Tuesday, January 01, 2008

Memo to Congress : A Resolution for the New Year

Congress regularly issues Joint Resolutions, Concurrent Resolutions and Simple Resolutions. Most are none descript , while others are commemorative
… some are about people we may know , and some may be controversial

As we start a New Year, Congress needs to Resolve to respect other’s religions. History abounds with examples when religions have been co-opted into motivating acts of violence. Too often we see what happens in the absence of dialogue. Dialogue and religious freedom form the cure for all forms of violence that feed on religious differences. Respect for another’s religious beliefs can overcome fear and adversity.

In December, President Bush issued a Presidential Message : “America is a land of many beliefs, and our society is enriched by our Muslim citizens. The kindness, generosity, and goodwill displayed by American Muslims during this special occasion and throughout the year have contributed to the strength and vitality of our Nation.

Sadly, the House of Representatives when given an opportunity to acknowledge the Muslim celebration of Ramadan voted to reject an opportunity to promote acceptance of other’s religion. This form of religious intolerance only fosters bigotry.

It’s not just with Islam that politics and religion intersect.
We see it in the immigration debate where Catholics were bashed for their efforts to seek just treatment while providing assistance to the families affected by ICE arrests.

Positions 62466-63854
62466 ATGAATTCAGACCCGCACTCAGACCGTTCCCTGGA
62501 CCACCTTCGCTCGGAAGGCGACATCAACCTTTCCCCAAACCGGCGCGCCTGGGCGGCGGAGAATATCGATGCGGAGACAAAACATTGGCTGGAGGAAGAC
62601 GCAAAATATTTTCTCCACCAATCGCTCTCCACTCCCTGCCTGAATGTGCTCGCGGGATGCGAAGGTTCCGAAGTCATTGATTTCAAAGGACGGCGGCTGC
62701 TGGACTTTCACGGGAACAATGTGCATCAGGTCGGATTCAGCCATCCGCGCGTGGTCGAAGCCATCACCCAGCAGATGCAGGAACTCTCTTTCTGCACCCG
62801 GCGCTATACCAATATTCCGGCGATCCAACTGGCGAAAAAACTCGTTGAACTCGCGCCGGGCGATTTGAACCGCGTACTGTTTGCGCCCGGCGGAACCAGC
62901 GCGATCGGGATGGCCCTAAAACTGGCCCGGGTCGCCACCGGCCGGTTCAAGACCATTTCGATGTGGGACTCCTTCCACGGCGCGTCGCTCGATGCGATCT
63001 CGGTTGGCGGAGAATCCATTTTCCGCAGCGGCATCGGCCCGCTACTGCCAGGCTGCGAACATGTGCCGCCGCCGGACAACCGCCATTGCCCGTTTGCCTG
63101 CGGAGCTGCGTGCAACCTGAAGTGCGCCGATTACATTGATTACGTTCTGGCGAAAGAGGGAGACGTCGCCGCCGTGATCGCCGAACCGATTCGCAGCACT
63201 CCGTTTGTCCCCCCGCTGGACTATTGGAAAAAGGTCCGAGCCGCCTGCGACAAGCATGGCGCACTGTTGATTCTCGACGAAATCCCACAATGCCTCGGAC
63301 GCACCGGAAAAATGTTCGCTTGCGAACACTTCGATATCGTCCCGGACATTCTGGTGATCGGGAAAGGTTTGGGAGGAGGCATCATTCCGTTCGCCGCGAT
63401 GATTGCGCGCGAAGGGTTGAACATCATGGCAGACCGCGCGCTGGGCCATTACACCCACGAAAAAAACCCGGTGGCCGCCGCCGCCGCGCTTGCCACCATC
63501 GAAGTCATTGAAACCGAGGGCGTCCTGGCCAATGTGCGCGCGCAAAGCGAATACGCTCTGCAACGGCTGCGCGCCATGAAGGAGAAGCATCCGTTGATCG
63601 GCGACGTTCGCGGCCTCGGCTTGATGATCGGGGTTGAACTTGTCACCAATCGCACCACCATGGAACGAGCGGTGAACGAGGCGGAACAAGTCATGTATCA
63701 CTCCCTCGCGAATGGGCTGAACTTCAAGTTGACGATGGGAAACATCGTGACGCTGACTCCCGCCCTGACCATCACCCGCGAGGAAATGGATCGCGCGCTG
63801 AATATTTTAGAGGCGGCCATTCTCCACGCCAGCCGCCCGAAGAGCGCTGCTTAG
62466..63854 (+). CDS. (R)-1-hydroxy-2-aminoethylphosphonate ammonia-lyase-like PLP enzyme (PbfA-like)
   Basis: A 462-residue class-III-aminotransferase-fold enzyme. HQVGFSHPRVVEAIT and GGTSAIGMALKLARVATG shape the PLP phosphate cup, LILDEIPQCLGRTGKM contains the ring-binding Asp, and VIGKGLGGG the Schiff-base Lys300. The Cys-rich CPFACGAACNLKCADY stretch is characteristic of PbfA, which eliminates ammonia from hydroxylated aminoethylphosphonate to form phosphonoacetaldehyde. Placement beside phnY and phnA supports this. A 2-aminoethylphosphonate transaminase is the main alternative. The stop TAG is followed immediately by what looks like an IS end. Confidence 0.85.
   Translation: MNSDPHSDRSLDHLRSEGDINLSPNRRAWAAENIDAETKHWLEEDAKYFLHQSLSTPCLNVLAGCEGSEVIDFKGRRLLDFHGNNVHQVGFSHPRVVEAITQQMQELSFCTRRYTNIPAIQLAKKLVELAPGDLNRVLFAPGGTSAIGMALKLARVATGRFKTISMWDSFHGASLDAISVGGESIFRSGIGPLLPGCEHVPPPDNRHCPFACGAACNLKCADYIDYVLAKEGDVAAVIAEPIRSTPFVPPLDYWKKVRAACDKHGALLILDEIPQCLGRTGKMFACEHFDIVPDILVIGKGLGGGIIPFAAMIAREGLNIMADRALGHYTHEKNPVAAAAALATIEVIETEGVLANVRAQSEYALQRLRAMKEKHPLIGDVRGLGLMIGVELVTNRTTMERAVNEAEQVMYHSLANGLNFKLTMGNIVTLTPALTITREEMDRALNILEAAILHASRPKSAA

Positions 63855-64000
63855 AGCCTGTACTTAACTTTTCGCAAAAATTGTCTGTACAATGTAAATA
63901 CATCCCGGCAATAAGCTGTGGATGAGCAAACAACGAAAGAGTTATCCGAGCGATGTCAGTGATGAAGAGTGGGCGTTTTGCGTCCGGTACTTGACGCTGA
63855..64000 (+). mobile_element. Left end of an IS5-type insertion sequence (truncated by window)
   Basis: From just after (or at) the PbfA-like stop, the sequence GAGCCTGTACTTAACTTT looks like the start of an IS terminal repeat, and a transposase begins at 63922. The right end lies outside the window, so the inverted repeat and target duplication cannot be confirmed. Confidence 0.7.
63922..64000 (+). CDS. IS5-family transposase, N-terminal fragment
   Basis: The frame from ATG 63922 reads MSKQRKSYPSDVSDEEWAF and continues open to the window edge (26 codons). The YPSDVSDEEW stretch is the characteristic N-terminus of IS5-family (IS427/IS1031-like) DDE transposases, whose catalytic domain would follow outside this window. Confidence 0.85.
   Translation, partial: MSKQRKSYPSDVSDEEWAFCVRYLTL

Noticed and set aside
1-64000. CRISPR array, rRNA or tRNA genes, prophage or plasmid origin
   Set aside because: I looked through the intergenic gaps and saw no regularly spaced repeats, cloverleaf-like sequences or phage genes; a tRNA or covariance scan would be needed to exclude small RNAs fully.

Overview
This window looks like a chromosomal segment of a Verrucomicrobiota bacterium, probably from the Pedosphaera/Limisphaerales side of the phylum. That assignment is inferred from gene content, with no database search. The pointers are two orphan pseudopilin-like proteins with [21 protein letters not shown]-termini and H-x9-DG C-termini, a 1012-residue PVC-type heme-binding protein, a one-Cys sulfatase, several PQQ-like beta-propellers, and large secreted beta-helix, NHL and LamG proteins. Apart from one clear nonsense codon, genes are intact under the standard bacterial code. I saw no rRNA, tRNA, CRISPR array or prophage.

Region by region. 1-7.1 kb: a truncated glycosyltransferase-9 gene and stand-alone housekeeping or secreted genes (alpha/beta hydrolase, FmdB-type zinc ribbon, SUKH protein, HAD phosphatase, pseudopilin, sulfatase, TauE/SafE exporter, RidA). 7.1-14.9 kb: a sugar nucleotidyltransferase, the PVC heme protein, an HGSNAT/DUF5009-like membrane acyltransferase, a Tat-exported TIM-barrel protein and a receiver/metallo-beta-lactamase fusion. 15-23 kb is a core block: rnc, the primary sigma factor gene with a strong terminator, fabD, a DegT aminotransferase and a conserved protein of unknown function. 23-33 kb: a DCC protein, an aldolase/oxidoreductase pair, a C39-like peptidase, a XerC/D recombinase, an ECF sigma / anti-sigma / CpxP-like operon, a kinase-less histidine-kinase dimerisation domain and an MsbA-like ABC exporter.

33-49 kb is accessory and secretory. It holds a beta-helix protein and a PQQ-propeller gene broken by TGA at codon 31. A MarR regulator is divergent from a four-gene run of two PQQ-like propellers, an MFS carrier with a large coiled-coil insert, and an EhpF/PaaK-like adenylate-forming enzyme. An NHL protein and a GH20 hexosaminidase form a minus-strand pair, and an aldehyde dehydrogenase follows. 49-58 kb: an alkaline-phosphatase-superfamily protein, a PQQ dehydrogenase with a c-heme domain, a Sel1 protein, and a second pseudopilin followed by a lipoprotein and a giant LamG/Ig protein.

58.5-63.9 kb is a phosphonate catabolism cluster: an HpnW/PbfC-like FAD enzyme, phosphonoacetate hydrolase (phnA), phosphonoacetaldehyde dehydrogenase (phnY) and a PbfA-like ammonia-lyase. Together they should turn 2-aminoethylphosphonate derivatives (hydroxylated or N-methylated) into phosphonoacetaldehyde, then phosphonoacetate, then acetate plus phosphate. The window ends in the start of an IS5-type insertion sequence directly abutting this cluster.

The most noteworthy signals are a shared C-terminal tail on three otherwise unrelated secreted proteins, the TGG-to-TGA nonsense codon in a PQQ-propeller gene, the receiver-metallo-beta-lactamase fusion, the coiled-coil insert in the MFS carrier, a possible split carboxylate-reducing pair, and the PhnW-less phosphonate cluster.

We saw it when Nobel laureate Archbishop Desmond Tutu was initially denied an opportunity to speak at the College of St. Thomas.
We see it with the influence of the America Israel Education Federation (AIEF).

My wish for 2008 is that Congress will embrace and promote religious tolerance. We don’t need a Congress that promotes any religion … just religious tolerance. When a crisis arises (and we know it will), albiet it locally or globally, the bonds of friendship can be the dialogue that is needed to resolve conflict instead of inciting fear.

The following members of the House of Representatives opted not to promote tolerance (since religion and politics should not mix, the party afflation is not listed) :
Robert Alderholt (AL)
Gary Ackerman (NY)
Todd Akin (MO)
J. Gresham Barrett (SC)
Jo Bonner (AL)
Mary Bono (CA)
Paul Broun (GA)
Ginny Brown-Waite (FL)
Michael Burgess (TX)
Steve Buyer (IN)
John Carter (TX)
Yvette Clarke (NY)
K. Michael Conaway (TX)
John Conyers(MI)
Nathan Deal (GA)
Diana DeGette (CO)
Terry Everett (AL)
Mary Fallin (OK)
Randy Forbes (VA)
Barney Frank (MA)
Trent Franks (AZ)
Scott Garrett (NJ)
Louie Gohmert (TX)
Virgil Goode, Jr. (VA)
Kay Granger (TX)
Alcee Hastings (FL)
Robin Hayes (NC)
Rush Holt (NJ)
Sam Johnson (TX)
Jim Jordan (OH)
Steve King (IO)
Doug Lamborn (CO)
Barbara Lee (CA)
Kenny Marchant (TX)
Jim McDermott (WA)
Mike McIntyre (NC)
Jeff Miller (FL)
Randy Neugebauer (TX)
Donald Payne (NJ)
Tom Price (GA)
Mike Rogers (AL)
Jan Schakowsky (IL)
Allyson Schwartz (PA)
Bobby Scott (VA)
Mark Souder (IN)
Fortney Pete Stark (CA)
Tom Tancredo (CO)
Mac Thornberry (TX)
Todd Tiahrt (KS)
Timothy Walberg (MI)
Debbie Wasserman-Schultz (FL)
Zach Wamp (TN)
Dave Weldon (FL)
Lynn Woolsey (CA)
Lynn Westmoreland (GA)
Bill Young (FL)
Don Young (AK)

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